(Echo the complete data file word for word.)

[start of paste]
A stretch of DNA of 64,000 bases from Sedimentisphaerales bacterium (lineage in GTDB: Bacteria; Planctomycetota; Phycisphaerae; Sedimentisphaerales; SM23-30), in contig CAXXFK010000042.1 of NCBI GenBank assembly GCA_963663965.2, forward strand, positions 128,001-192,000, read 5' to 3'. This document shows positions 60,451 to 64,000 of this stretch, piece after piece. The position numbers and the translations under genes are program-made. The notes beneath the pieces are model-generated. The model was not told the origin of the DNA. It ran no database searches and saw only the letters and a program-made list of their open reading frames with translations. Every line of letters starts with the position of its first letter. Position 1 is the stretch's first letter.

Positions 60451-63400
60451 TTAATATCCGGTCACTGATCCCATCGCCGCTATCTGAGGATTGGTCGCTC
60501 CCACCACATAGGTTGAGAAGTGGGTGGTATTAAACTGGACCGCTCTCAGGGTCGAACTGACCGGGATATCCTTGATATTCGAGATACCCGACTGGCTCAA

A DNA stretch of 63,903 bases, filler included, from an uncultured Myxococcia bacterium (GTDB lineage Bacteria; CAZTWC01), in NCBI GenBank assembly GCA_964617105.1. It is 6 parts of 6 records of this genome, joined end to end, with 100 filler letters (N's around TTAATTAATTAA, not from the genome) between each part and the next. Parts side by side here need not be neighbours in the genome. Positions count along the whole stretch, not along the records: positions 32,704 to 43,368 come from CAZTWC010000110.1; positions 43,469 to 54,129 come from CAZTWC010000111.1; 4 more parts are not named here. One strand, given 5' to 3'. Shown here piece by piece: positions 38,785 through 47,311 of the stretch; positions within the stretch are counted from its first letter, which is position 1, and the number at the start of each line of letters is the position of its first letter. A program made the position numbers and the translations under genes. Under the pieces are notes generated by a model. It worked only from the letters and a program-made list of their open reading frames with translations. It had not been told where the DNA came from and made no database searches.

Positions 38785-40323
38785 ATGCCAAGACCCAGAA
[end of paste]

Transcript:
A stretch of DNA of 64,000 bases from Sedimentisphaerales bacterium (lineage in GTDB: Bacteria; Planctomycetota; Phycisphaerae; Sedimentisphaerales; SM23-30), in contig CAXXFK010000042.1 of NCBI GenBank assembly GCA_963663965.2, forward strand, positions 128,001-192,000, read 5' to 3'. This document shows positions 60,451 to 64,000 of this stretch, piece after piece. The position numbers and the translations under genes are program-made. The notes beneath the pieces are model-generated. The model was not told the origin of the DNA. It ran no database searches and saw only the letters and a program-made list of their open reading frames with translations. Every line of letters starts with the position of its first letter. Position 1 is the stretch's first letter.

Positions 60451-63400
60451 TTAATATCCGGTCACTGATCCCATCGCCGCTATCTGAGGATTGGTCGCTC
60501 CCACCACATAGGTTGAGAAGTGGGTGGTATTAAACTGGACCGCTCTCAGGGTCGAACTGACCGGGATATCCTTGATATTCGAGATACCCGACTGGCTCAA

A DNA stretch of 63,903 bases, filler included, from an uncultured Myxococcia bacterium (GTDB lineage Bacteria; CAZTWC01), in NCBI GenBank assembly GCA_964617105.1. It is 6 parts of 6 records of this genome, joined end to end, with 100 filler letters (N's around TTAATTAATTAA, not from the genome) between each part and the next. Parts side by side here need not be neighbours in the genome. Positions count along the whole stretch, not along the records: positions 32,704 to 43,368 come from CAZTWC010000110.1; positions 43,469 to 54,129 come from CAZTWC010000111.1; 4 more parts are not named here. One strand, given 5' to 3'. Shown here piece by piece: positions 38,785 through 47,311 of the stretch; positions within the stretch are counted from its first letter, which is position 1, and the number at the start of each line of letters is the position of its first letter. A program made the position numbers and the translations under genes. Under the pieces are notes generated by a model. It worked only from the letters and a program-made list of their open reading frames with translations. It had not been told where the DNA came from and made no database searches.

Positions 38785-40323
38785 ATGCCAAGACCCAGAA